This is our third and final article in our series focussing on the growing problem of plastics in the oceans. Here we focus on the role of shipping and the positive effects of the MARPOL ban on discharge of plastics from vessels.
Regardless of whether an item is used for a few minutes, such as a drinking straw, or a few decades, such as construction materials, plastics that end up in the marine environment remain for hundreds if not thousands of years. All our oceans, including the Arctic and Antarctic, contain plastic litter. Images of floating litter can seem shocking, but observations suggest that the garbage on the surface of the open ocean accounts for only about 1% of all the plastics in the ocean. Of the remaining 99%, it is estimated that about 30% floats below the surface in the open ocean, while the remaining 70% ends up in coastal waters, on beaches or resting on the seabed.
Today it is estimated that about 8.8 million metric tons of plastics reach the ocean every year (Jambeck et al Science 2015) and that 80% of this is from sources inland. A wide variety of domestic waste can become marine debris such as plastic bags and packaging, plastic bottles and caps, balloons, cigarette stubs and lighters, and polystyrene take away containers. Single use plastic items make up a substantial proportion of the land based plastic waste which is reflected in the composition of waste entering the oceans from land based sources. Plastics are gradually broken up into smaller particles in the sea and becomes available to a variety of organisms as “false food”. Plastics ingested by marine organisms from microscopic crustaceans to whales and birds have become a serious problem for the marine ecosystem.
Plastics also enters the sea from ships and offshore installations. Shipping containers with plastic goods are lost from ships in casualties and bad weather. Fishing nets and gear are lost at sea. Unfortunately, nets do not cease to function just because they are no longer in the hands of people –‘ghost fishing’ by lost gear is responsible for capturing or ensnaring fish, turtles, sharks, dolphins, and even whales.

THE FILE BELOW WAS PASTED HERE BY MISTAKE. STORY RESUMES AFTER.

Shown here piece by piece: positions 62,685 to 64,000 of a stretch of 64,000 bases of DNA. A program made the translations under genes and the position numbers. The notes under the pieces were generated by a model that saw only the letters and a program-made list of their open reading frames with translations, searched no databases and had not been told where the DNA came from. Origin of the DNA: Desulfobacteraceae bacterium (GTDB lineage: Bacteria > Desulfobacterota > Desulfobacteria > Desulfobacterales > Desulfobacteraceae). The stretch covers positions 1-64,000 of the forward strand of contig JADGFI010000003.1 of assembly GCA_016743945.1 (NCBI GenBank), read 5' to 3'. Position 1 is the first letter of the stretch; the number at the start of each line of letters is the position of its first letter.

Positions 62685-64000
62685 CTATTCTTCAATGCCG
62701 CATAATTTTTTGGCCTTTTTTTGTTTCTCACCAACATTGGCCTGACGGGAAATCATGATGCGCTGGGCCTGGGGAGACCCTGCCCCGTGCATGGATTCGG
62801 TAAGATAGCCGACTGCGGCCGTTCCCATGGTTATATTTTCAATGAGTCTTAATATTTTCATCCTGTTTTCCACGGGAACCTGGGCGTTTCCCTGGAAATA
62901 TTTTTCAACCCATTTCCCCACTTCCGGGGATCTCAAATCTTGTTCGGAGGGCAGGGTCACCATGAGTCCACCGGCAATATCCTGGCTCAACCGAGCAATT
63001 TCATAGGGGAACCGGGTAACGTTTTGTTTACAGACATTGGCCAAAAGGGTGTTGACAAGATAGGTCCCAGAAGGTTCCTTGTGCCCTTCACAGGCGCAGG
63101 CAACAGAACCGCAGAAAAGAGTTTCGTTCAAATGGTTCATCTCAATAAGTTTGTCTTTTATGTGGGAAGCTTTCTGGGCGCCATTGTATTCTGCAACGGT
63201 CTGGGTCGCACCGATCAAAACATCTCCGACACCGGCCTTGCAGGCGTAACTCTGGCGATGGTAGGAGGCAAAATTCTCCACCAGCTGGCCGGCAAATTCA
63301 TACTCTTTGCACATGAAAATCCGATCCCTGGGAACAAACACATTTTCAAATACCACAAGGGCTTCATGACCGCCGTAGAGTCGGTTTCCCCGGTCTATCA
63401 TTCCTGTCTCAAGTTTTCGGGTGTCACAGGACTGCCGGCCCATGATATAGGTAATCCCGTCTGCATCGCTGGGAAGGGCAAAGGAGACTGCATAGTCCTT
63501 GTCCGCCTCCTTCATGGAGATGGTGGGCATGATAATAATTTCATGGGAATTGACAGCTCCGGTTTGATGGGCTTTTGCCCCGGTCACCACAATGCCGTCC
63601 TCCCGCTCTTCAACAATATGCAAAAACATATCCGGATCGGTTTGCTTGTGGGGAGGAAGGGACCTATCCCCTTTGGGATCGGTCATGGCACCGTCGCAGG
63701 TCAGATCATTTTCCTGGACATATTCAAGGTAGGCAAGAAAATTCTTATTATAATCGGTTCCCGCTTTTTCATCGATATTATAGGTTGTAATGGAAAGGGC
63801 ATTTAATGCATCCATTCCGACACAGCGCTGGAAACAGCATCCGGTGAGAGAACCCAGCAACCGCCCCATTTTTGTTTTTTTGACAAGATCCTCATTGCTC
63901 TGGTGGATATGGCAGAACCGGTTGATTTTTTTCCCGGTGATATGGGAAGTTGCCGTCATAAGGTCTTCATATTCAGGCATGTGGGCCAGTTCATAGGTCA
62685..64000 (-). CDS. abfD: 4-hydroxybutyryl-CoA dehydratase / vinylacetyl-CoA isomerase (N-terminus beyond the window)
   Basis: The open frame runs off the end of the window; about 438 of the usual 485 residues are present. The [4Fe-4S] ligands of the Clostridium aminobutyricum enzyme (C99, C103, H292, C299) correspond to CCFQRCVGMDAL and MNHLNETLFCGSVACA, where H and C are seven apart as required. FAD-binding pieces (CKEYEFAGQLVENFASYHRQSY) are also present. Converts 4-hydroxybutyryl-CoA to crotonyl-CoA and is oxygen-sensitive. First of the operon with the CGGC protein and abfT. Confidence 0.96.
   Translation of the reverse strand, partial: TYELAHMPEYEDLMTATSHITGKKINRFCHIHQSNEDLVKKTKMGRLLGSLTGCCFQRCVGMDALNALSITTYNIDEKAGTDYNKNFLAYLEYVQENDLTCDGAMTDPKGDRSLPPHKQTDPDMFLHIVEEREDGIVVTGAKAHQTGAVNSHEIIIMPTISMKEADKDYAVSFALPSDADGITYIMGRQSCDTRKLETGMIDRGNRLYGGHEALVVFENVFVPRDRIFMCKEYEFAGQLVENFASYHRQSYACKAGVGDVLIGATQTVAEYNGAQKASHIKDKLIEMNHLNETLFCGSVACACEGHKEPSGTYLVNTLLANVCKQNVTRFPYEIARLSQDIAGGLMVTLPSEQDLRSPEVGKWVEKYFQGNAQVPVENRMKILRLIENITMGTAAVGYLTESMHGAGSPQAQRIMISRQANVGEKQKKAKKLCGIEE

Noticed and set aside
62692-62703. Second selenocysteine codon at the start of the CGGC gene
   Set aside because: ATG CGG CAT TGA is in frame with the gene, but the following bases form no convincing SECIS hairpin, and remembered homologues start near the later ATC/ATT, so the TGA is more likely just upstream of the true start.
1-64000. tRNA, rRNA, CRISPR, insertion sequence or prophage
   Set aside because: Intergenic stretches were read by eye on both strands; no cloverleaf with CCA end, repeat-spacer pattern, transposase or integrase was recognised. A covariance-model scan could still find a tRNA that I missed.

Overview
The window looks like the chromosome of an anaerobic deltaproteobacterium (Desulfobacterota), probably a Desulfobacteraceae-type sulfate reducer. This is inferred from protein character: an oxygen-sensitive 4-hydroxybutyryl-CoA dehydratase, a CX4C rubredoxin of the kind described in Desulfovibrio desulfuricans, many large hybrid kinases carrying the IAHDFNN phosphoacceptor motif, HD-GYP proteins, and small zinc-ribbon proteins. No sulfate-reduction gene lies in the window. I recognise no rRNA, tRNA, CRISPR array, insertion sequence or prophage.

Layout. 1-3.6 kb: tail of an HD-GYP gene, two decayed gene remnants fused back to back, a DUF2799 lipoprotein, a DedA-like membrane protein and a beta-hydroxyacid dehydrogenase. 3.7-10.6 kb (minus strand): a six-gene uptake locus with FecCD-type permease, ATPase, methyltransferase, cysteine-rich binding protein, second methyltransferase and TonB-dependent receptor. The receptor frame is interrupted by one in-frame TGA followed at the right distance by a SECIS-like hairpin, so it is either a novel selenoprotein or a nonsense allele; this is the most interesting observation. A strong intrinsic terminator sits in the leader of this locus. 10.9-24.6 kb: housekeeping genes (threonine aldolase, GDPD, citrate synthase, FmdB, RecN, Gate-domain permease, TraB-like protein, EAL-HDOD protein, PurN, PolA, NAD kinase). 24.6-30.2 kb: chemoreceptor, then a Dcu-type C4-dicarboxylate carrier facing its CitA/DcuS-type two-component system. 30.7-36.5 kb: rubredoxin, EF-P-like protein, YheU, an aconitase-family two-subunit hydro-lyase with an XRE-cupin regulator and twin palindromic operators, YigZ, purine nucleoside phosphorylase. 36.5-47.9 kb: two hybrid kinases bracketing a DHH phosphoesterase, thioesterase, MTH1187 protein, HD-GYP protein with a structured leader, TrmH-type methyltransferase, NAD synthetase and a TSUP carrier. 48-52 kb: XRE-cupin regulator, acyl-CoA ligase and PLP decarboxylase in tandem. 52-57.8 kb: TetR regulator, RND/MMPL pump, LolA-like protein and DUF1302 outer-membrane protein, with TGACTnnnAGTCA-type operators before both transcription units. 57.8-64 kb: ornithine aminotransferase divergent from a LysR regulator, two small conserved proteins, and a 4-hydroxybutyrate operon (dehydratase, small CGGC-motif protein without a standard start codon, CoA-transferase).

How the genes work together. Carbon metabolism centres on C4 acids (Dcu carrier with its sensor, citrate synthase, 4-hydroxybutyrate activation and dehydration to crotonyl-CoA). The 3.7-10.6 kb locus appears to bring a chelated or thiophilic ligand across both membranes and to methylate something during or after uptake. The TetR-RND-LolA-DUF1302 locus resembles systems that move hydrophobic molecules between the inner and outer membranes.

In addition to harming sea creatures by entanglement or ingestion, plastic waste also has a direct economic effect on shipping and other marine dependent industries. In 2016, the Asian-Pacific Economic Cooperation (APEC) reckoned that marine litter, including plastics, costs APEC’s member economies USD 1.26 billion annually in losses to shipping, tourism, fishing and insurance (here).
The solutions to plastics waste management require action at all levels of society from international organizations, to national and local governments and, more importantly, the choices made by each of us. International shipping can be said to be a pioneer in banning littering at sea. The MARPOL regulations, as first drafted in 1973 and amended in 1978, address marine pollution including handling of garbage from ships. The MARPOL regulations address in Annex V all categories of waste from ship operations including plastics. All plastic waste generated during the normal operation of the ship is strictly banned from discharge in any waters. This includes but is not limited to synthetic ropes, fishing gear, garbage bags and ashes from incineration. The regulations for the prevention of pollution from ships entered into force internationally in 1988. Today, more than 150 countries are signatories to MARPOL Annex V.
Vessels are obliged to deposit plastic waste at reception facilities ashore and MARPOL requires Port State signatories to provide adequate and appropriate reception facilities. The crew must keep a log of garbage disposal that can be reviewed by the Flag States or Port States. Penalties for violation of the regulations are, in many countries, severe. Violations may even be prosecuted criminally.
Only a generation ago intentional dumping of waste over board from ships was a routine practice, an attitude that has markedly changed since the regulations came into force. The MARPOL regulations have dramatically reduced intentional dumping of plastic and other waste from commercial shipping. Improvements in waste management in general on vessels continue through IMO campaigns and training programs. The challenge is to upgrade and improve land based facilities to meet the demand for disposal. Denmark has set a good example by providing free disposal of plastics and other litter brought in by fishermen who have collected the waste in their nets.
The history of MARPOL shows how regulation at an international level can change shipboard practices. Shipping has a part to play but much more is needed to reduce the accumulation of plastics in the oceans. The problem of plastics in the ocean is global and growing. Change requires action from everyone, everywhere – on land and on sea.
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